Saline Agriculture Salt-Tolerant Plants for Developing Countries




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Saline Agriculture - Salt-Tolerant Plants for Developing Countries








Fodder











Introduction






Grasses






Shrubs






Trees






References and selected readings






Research contacts




Introduction

Halophytes have been used as forage in arid and semiarid areas for millennia. The value of certain salt-tolerant shrub and grass species has been recognized by their incorporation in pasture improvement programs in many salt-affected regions throughout the world. There have been recent advances in selecting species with high biomass and protein levels in combination with their ability to survive a wide range of environmental conditions, including salinity.

Trees and shrubs can be valuable components of grazing lands and can also serve as shelter and complementary nutrient sources to grasses in arid and semiarid areas. Their deep roots serve as soil stabilizers and nutrient pumps and can lower saline water tables.

Trees can provide shade for livestock and shrubs can be used as living fences. Leguminous species improve soil quality by fixing nitrogen.

In arid and semiarid zones, trees and shrubs have several advantages over grasses as fodder. They are generally less susceptible to seasonal variation in moisture availability and temperature, and to fire. Usually less palatable than grasses, they can provide reserve or supplementary feed sources.

In Africa, about 60 percent of the meat production and about 70 percent of the milk production is from arid and semiarid environments. It is here that pastures are most severely degraded and where the planting of trees and shrubs may be most helpful. The use of salt-tolerant species in pasture improvement may allow the use of brackish water for irrigation.

In this section, salt-tolerant grasses, shrubs, and trees with potential for fodder use are described.

Grasses

Kallar Grass

Kallar grass (Leptochloa fusca) is a highly salt-tolerant perennial forage that grows well even in waterlogged conditions. Its deep roots help open hardened soils and harbor nitrogen-fixing bacteria. It recovers well from grazing and can also be cut for hay. Pastures can be established from seed, but the use of rooted slips or stem cuttings yields better results.

Kallar grass is widespread in tropical and southern Africa, the Middle East, and Southeast Asia. Although largely indifferent to rainfall levels, it does require almost constant moisture for its roots. It grows best in waterlogged soils, lake or river margins, and on seasonally flooded flats.

In Pakistan, March is the favored time for planting. A reasonable stand of grass develops in a month, with maximum yields during July and August, the monsoon season. Five cuttings can be obtained during the year with a total yield of about 40 tons of green fodder. Even during the winter months (November through February) when the growth of grass is retarded, a single cutting can yield 3 tons per hectare. Even this low yield is valuable in salt-affected areas where winter fodder is scarce. The grass appears palatable to sheep, goats, buffalo, and cattle.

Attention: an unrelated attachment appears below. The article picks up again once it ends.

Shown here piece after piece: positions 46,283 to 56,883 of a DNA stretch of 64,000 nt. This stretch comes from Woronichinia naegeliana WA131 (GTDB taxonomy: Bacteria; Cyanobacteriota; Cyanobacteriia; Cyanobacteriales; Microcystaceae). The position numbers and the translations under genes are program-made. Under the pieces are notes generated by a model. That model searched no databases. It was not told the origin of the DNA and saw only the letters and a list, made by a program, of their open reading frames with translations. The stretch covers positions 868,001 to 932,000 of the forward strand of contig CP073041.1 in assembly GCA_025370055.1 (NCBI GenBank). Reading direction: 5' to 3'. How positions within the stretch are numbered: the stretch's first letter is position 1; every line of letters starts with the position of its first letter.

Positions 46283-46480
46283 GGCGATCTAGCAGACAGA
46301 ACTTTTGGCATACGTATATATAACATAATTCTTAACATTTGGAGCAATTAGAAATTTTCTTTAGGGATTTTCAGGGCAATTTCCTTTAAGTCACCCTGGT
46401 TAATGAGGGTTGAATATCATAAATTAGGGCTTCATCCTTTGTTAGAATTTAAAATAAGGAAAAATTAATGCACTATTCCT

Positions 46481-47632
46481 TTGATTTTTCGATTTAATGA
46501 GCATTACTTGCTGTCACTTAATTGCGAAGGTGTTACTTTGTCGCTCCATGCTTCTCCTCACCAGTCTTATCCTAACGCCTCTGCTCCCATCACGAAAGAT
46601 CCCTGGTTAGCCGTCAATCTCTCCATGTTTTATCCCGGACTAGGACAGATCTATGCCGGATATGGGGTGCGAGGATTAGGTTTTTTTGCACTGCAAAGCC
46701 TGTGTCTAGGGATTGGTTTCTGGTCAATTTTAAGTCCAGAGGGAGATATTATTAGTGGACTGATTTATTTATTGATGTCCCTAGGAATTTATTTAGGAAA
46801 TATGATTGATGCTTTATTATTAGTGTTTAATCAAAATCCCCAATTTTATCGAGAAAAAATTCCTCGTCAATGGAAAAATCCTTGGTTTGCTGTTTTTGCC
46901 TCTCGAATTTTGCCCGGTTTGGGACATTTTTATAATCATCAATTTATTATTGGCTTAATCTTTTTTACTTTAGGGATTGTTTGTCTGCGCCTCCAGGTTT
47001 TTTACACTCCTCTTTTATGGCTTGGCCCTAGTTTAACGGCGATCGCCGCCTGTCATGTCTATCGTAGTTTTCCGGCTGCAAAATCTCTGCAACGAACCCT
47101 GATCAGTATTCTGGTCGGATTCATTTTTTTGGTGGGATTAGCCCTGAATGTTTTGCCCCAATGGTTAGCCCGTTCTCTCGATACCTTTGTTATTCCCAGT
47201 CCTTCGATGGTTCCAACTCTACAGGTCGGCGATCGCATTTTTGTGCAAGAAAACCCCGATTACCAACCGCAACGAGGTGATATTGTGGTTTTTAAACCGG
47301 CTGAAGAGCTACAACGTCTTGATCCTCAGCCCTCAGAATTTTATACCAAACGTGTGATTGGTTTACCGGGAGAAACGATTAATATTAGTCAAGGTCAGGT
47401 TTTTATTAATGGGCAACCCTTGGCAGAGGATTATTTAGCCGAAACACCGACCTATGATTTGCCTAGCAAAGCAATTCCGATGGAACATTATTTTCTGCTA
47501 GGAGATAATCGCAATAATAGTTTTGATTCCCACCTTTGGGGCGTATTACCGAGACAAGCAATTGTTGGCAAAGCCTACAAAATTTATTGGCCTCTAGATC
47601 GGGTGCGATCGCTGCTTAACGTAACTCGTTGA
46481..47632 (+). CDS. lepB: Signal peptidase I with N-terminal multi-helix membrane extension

The qualities that allow kallar grass to grow well under adverse conditions also contribute to its ability to compete well in rice fields and in irrigation canals as a weed.

Silt Grass

Silt grass (Paspalum vaginatum) occurs naturally on muddy seacoasts, in tidal marshes, and brackish sandy areas of tropical and subtropical regions. Either erect or prostrate, it has tough, creeping roots and forms dense mats. Once well established, it serves as a useful pasture grass, especially in bog and seepage areas that stay wet with salty water. Although quite suitable for grazing, it dries slowly and turns black when cut for hay. It has been grown with water containing 1.4 percent salts where ample water was applied for leaching to avoid salt accumulation.

This grass has been found in coastal areas of the West Indies, Belize, Costa Rica, Panama, Venezuela, Guyana, Brazil, Ecuador, Chile, and Argentina in the Western Hemisphere as well as in tidal swamps in Senegal, Sierra Leone, and Gabon. It is widely used for revegetation in saline seepage areas in Australia.

The best means of propagation is through roots, runners, or sod; seeding is not effective.

The grass is sensitive to herbicides. Since sheep crop the grass closely and prevent runners from colonizing, grazing protection must be provided until bare areas are covered.

Russian-Thistle

Russian-thistle (Salsola iberica) is a salt-tolerant annual common in the western United States. It is well adapted to survive under drought conditions, requiring only about half as much water per unit of dry matter produced as alfalfa. The crude protein content of Russian-thistle is in the 15-20 percent range and the amino acid composition of this protein is quite similar to that of alfalfa. In a study in New Mexico (USA), biomass yields of 10 tons per hectare were demonstrated.

Although salinity tolerance at germination is low, seedlings tolerate brackish water well, and this exposure seems to improve salinity tolerance in the later vegetative and reproductive stages. Moderate salinity levels resulted in improved yields. Table 11 shows some of these data.